Vocation to religious life is a gift from God that may emerge gradually in the context of one’s journey of faith. We are always happy to hear from women exploring this possibility and who may wish to find out more.
You might choose to spend a short time here first as a retreatant to get the ‘feel’ of the place or, if it seems appropriate, we may invite you to spend a few days monastic experience inside the enclosure with the community, without implying any kind of commitment on either side.
We are pleased to give young women who are seriously interested in the contemplative life an opportunity to experience at first hand what life in Carmel involves: its work and prayer and the type of formation we offer.
The Church needs people who pray,
who are willing to remain on the mountain top
to be struck by the light of the Word of God
and who will, from their illumination,
send light and grace over the whole Church.
(Pope Paul VI)
To those who have made the decision to try this path we offer seven years in formation. During this formational period great care is taken to assist the candidate in her discernment and provide her with the theological and scriptural, spiritual and human input she needs in order to grow in understanding both of herself and of what God may be asking of her.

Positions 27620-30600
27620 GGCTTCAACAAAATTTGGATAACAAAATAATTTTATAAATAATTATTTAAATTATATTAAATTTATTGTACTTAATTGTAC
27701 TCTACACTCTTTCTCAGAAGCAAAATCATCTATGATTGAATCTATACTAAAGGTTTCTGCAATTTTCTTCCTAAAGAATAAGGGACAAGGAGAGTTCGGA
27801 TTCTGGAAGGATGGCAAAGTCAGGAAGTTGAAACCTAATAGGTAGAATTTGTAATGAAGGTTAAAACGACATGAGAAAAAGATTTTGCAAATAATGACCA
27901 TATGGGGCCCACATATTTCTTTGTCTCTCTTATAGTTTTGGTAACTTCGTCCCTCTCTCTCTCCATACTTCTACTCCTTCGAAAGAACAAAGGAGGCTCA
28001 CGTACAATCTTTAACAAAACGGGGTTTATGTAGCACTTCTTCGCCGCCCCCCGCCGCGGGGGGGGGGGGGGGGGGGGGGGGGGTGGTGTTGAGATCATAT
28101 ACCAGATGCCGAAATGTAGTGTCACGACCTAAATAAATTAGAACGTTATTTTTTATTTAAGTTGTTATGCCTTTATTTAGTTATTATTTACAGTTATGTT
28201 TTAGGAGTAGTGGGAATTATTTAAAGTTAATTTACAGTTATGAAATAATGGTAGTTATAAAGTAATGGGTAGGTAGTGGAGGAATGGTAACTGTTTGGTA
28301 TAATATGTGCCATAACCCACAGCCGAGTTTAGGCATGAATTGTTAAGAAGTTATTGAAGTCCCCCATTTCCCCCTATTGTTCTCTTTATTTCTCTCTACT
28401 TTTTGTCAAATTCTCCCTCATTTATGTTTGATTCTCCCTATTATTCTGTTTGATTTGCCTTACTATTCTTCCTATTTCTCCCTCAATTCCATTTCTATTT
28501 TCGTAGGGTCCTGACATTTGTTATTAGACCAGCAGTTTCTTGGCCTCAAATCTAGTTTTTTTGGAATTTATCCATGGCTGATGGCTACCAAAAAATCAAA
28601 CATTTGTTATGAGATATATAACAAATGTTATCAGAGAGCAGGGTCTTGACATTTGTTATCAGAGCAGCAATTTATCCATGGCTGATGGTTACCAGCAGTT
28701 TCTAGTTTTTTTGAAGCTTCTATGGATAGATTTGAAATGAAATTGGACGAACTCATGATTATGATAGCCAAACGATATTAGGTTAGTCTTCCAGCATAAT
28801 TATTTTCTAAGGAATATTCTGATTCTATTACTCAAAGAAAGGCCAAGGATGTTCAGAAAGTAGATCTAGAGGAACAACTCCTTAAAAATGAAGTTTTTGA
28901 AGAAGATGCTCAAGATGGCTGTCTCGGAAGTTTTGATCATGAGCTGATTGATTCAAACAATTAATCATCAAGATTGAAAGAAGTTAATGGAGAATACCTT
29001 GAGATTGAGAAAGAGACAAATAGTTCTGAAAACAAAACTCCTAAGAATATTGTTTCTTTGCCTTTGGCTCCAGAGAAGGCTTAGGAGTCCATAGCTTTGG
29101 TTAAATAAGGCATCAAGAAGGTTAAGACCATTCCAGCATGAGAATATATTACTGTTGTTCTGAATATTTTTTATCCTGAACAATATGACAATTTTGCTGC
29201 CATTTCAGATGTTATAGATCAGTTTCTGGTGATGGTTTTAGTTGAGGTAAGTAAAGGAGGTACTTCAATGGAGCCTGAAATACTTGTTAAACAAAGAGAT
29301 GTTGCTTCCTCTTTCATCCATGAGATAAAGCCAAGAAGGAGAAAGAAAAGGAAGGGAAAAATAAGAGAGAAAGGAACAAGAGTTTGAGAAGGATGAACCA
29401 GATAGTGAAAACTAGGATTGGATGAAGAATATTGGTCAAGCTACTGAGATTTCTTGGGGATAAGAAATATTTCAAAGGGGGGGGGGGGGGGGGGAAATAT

Importantly, we look for a mature adjustment to our way of life during this formational period so that the moment of final commitment may be one of real choice on the candidate’s part. The great reformer of our Order, Saint Teresa of Avila, described our life as “a very happy one” and we, too, look for this growing appreciation, stability and happiness in those who join us.
THE STAGES OF FORMATION
During the years of formation the process of commitment takes place in clearly defined stages that depend equally on the candidate’s own desire to go forward and the community’s consent.
A young woman who experiences an attraction to our way of life is encouraged first of all to contact the prioress. During this preliminary stage she will normally be invited to visit the monastery, staying in our guest hermitage, so that both sides can come to know one another better and have an opportunity to share the motives and desires that have led to this step. If it seems very possible that she may indeed be called by God to the Carmelite way of life in this community, the aspirant would then be invited to join us for a “Live In”. This would involve a longer stay with the community, inside the enclosure with the Sisters and living the daily Carmelite schedule along with us. After such a period of time, the young woman would then be invited to go back to her ordinary life to discern further whether God is calling her to enter as a postulant.
Those who wish to make a trial of the Carmelite vocation, and have been accepted by the community, are expected to spend a transition period, known as postulancy, of a minimum of one year before formally beginning the process of their formation.